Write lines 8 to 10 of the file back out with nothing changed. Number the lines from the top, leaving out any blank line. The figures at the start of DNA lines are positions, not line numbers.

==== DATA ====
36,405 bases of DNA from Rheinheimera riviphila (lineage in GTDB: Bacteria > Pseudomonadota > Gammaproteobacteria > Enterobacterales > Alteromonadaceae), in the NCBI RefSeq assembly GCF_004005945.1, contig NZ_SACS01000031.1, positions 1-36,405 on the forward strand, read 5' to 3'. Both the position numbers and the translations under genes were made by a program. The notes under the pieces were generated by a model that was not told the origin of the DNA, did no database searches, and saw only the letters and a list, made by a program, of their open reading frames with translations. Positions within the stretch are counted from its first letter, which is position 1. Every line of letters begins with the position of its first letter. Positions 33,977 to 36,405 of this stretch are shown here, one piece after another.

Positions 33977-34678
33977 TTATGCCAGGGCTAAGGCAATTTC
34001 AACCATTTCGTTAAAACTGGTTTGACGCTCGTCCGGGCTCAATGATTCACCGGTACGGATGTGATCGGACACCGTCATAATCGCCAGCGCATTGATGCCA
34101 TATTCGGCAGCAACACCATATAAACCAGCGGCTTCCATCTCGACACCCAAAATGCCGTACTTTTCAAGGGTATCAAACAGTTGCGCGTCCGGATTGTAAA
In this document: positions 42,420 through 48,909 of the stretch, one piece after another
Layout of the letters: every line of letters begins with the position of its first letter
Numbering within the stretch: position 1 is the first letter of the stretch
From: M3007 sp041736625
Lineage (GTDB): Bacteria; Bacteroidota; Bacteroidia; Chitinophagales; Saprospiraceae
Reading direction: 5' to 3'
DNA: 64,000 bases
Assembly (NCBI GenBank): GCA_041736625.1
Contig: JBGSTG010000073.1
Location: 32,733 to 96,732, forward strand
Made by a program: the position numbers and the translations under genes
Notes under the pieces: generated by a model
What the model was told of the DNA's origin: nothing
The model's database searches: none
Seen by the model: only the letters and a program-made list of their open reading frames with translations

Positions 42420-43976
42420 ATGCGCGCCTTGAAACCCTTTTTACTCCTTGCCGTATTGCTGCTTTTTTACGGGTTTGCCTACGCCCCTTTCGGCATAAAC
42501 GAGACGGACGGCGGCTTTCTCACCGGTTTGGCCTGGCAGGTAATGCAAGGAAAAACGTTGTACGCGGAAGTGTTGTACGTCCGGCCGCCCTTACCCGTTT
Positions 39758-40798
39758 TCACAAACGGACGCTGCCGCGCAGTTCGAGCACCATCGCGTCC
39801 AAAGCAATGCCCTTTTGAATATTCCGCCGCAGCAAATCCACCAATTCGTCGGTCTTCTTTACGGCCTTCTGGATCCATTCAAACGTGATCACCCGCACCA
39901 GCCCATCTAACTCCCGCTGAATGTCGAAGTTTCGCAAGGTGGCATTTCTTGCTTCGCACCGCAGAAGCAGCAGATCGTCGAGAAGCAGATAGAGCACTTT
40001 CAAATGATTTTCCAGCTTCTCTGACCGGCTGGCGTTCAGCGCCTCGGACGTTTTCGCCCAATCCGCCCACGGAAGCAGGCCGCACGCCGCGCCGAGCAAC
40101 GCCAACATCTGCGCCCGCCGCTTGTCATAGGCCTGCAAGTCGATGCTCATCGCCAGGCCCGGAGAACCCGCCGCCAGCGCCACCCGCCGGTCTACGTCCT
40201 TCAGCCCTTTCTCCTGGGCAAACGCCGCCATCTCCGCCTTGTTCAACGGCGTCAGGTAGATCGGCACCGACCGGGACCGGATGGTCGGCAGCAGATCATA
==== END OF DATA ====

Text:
Numbering within the stretch: position 1 is the first letter of the stretch
From: M3007 sp041736625
Lineage (GTDB): Bacteria; Bacteroidota; Bacteroidia; Chitinophagales; Saprospiraceae